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Cleveland Indians: Will Thumb Injury Cool Down the Hot Start of Carlos Santana?
By Evan Meyer
During a break in the action of the Cleveland Indians 14-1 loss to the New York Yankees on Tuesday night at Progressive Field, catcher Carlos Santana was seen sitting at the far end of the third base dugout doing his best impression of the late actor Telly Savalas in the 1970s TV drama ‘Kojak’, as he was enjoying a lollipop with his left thumb and wrist in a compression bandage.
The injury occurred in the ninth inning of the home opener Monday, when Santana was hit on the thumb from a fastball thrown by right handed pitcher Chris Perez and had to leave the game. He said afterwards that it was a mix-up in signs and he is listed as day-to-day.
The injury stopped what has been a phenomenal start for the 27-year old, which began as the starting catcher for his native Dominican Republic team winning the 2013 World Baseball Classic, defeating Puerto Rico in the Championship Series 2-0. Santana batted .273 in the classic with two homers and three RBIs. He led all players in the event with nine walks.
He rejoined the team at the end of spring training and batted an impressive .333 average. But when the season started in Toronto, he was hitting the cover off the baseball with a .500 average (12-of-24) with two homers and five RBI along with three multi-hit games.
In the series finale against Tampa Bay, Carlos celebrated his 27th birthday by going a career best five-for-five with two homers and three RBIs. Before the injury, he was second in the AL with that .500 average, and according to Indians media relations, only Julio Franco and Carlos Baerga, had started a season stronger offensively than Santana.
When Manny Acta was the Indians manager, he wanted to make Santana the big bat of the lineup. When he got called up in 2010, he hit a solid .260 with six homers and 22 RBI in 46 games before breaking his leg in a collision at home plate early August in Boston and was lost for the season.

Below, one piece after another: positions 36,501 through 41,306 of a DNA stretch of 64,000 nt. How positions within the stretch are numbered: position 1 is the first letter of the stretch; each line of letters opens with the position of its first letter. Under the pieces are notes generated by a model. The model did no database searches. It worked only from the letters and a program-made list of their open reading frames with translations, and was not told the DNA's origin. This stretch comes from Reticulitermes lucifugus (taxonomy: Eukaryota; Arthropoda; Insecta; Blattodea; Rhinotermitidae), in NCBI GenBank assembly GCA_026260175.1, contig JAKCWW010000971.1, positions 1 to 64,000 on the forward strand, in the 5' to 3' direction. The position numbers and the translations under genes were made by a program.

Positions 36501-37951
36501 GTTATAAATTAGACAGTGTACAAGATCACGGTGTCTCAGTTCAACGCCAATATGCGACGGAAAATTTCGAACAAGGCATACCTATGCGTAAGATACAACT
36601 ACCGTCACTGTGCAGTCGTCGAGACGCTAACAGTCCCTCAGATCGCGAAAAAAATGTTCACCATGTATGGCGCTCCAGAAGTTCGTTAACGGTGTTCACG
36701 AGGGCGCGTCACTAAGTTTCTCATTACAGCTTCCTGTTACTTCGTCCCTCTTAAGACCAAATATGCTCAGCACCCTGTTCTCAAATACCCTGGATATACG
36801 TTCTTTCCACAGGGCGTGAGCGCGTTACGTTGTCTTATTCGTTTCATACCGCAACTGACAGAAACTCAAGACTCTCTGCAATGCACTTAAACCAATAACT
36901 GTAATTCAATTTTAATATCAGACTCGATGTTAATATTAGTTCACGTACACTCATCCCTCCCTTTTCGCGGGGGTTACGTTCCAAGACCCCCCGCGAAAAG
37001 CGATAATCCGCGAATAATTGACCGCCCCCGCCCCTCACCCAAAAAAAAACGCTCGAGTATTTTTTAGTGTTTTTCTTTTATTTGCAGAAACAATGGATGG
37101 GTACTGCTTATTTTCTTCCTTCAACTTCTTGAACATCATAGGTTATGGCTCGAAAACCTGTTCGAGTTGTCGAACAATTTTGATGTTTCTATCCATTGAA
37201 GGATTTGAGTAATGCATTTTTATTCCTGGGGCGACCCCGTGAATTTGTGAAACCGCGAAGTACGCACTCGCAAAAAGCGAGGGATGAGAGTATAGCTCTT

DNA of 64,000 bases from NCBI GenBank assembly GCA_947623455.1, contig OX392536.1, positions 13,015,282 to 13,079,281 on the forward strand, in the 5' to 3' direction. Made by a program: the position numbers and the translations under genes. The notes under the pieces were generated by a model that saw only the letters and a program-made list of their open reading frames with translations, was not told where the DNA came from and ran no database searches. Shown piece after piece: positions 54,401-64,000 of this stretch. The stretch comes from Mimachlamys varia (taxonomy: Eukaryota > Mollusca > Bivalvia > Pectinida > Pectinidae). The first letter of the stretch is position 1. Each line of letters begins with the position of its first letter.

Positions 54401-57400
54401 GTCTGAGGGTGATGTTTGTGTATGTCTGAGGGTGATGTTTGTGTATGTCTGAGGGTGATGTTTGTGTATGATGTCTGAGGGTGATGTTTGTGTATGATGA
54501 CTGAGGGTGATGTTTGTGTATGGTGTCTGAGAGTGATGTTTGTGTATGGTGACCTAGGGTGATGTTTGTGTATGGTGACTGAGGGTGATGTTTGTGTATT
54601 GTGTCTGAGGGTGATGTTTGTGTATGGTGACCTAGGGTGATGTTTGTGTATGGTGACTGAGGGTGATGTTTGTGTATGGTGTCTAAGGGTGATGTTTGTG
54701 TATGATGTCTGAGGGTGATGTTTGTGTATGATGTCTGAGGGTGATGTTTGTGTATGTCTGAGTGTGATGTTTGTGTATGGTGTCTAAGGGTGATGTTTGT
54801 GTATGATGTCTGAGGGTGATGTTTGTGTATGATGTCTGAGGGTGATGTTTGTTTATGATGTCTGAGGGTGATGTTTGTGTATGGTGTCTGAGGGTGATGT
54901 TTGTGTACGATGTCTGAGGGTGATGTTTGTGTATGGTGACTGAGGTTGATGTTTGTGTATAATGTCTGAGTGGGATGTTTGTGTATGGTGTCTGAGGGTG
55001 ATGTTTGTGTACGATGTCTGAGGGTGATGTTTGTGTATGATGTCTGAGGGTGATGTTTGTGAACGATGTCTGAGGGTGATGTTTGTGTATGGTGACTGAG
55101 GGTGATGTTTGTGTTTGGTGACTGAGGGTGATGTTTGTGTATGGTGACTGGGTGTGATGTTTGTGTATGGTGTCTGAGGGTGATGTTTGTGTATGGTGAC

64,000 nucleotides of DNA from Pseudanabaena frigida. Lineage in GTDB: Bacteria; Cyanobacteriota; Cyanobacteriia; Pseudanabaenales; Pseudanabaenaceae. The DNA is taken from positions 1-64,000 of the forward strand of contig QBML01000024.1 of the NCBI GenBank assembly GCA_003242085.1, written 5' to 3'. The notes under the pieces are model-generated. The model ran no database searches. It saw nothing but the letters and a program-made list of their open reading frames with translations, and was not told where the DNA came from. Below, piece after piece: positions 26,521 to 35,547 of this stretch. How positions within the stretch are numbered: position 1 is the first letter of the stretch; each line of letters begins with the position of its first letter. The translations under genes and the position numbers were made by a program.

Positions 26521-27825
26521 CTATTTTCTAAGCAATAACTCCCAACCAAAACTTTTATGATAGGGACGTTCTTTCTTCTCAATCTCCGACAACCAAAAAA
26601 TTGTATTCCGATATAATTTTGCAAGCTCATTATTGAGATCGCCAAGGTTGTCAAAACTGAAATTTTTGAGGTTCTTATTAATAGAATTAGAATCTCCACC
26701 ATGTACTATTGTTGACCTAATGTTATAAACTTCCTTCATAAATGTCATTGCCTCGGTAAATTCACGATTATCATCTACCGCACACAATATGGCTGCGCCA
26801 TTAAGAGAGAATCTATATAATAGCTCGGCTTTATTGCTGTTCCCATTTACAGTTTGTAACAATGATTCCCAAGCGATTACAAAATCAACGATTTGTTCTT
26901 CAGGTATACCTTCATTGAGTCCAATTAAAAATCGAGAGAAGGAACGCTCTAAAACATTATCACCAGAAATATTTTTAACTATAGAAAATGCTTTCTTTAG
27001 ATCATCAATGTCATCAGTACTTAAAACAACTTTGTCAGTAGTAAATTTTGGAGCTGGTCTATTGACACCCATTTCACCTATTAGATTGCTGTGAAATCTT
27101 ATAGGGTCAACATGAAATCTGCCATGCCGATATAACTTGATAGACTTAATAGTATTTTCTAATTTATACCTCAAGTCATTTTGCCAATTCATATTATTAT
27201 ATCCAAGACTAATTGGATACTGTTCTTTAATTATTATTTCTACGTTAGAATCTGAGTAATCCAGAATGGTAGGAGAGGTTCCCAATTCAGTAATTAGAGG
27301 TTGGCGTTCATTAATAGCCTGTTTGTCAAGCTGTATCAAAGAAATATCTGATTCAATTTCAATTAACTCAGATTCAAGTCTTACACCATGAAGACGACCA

In 2011, recovering from the injury, Carlos was a designated hitter and played some first base as well as catcher. His batting average dipped a bit to .239 but had 27 homers and 79 RBI’s.
Last year, he got off to a very slow start at the plate, but finished the campaign leading the club in homers (18) and RBI (76) as the Indians struggled last season especially in the second half. While the team had trouble collecting victories, it was not the fault of Santana who hit .278 with 13 homers and 47 RBI.
With the acquisitions of Nick Swisher and Mark Reynolds, Santana no longer has to be the biggest bat in the Indians lineup, play designated hitter or first base, he can concentrate again on being an everyday catcher, a position that he has not gotten to do full-time since he came up in 2010.
The day he went five-for-five against the Rays, Carlos not only celebrated his birthday, but agreed to a five-year $21 million contract as he will be one of the keys to the Indians future.
When he returns from the thumb injury, do not expect him to come to the plate with the lollipop in his mouth and say to the umpire and the opposing catcher “Who loves ya, baby?”
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